9 Strategies to Transform Your Communications Plan

The Pew Internet and American Life Project recently shared their annual report on social media. The survey finds that Facebook still is the leading social networking site, but others continue to gain in popularity. One of the interesting statistics was finding out usage patterns for social media sites (see image to right). Some of the interesting statistics include:

  • 63% of Facebook users report going on the site at least daily (40% logging on multiple times per day).
  • More than half of Instagram users (57%) use the app on a daily basis. 35% doing so several times per day.
  • Some 46% use Twitter daily, with 29% checking in several times per day.
  • 32% of Twitter users say that they check in less than once per week.
  • 23% of Pinterest users visit daily.
  • 13% of LinkedIn users visit the sites daily.

This data is fascinating to look at, and also shows the complex ecosystem government communicators face. Not only are there are many channels that citizens use and communicate through, they are also using each differently. But how does an agency begin to measure value across so many different channels? GovDelivery has recently published a white paper, Guidelines for Government Communications Success, that helps provide clarity on how to identify value. The report provides 9 best practices to adopt when thinking about your communications program. Below I have shared three of my favorite examples from the report:

Automate the Communications Process for Easier Management

You should be able to leverage website content and distribute it easily through multiple channels to drive traffic and interest to your organization’s information. The best way to do this is to utilize automation that can monitor website content for changes and automatically generate a message whenever content of interest is updated. You should have the option of automatically distributing – or sending after administrator approval – that message simultaneously through email, text message and social media posts.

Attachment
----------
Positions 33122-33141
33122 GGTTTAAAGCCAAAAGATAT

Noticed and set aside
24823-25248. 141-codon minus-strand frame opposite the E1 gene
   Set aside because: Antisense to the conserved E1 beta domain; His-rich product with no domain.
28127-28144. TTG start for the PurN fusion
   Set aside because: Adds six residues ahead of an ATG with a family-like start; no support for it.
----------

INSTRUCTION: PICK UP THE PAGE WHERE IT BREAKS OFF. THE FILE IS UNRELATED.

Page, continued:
Cross-Promote with Other Agencies

The public sector is uniquely positioned to cross-promote other government organizations’ information. Ultimately, this collaboration can help your organization drive mission results and create lasting impact with stakeholders. As an example, cross-promotion of NASA’s subscription topics drove thousands of stakeholders to also sign up for the Federal Emergency Management Agency’s (FEMA) online community on national preparedness. You never know what stakeholders might be interested in, but simple cross-promotion of government information can drive deeper engagement with stakeholders.

Promote Your Digital Properties Everywhere

While some stakeholders will discover your site when searching for information, you also want to reach those who may be gathering information from other sources (i.e. newsletters) or interacting with your organization in other ways (i.e. phone calls). Make sure the addresses or URLs for your digital properties are on every communication you send, including press releases, emails, business letters, bills, recorded phone prompts, and more.

To read all nine strategies, be sure to download the report. These strategies will help you re-ignite your communications plan, and help you to measure and identify deeper value.

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GovDelivery is the #1 sender of government-to-citizen communications, serving over 400 government entities worldwide and more than half of major U.S. federal agencies. Organizations use GovDelivery to send over 200 million messages every month on a broad range of topics including national emergencies, health alerts, tax policy changes and more. Check out their User Group on GovLoop as well.

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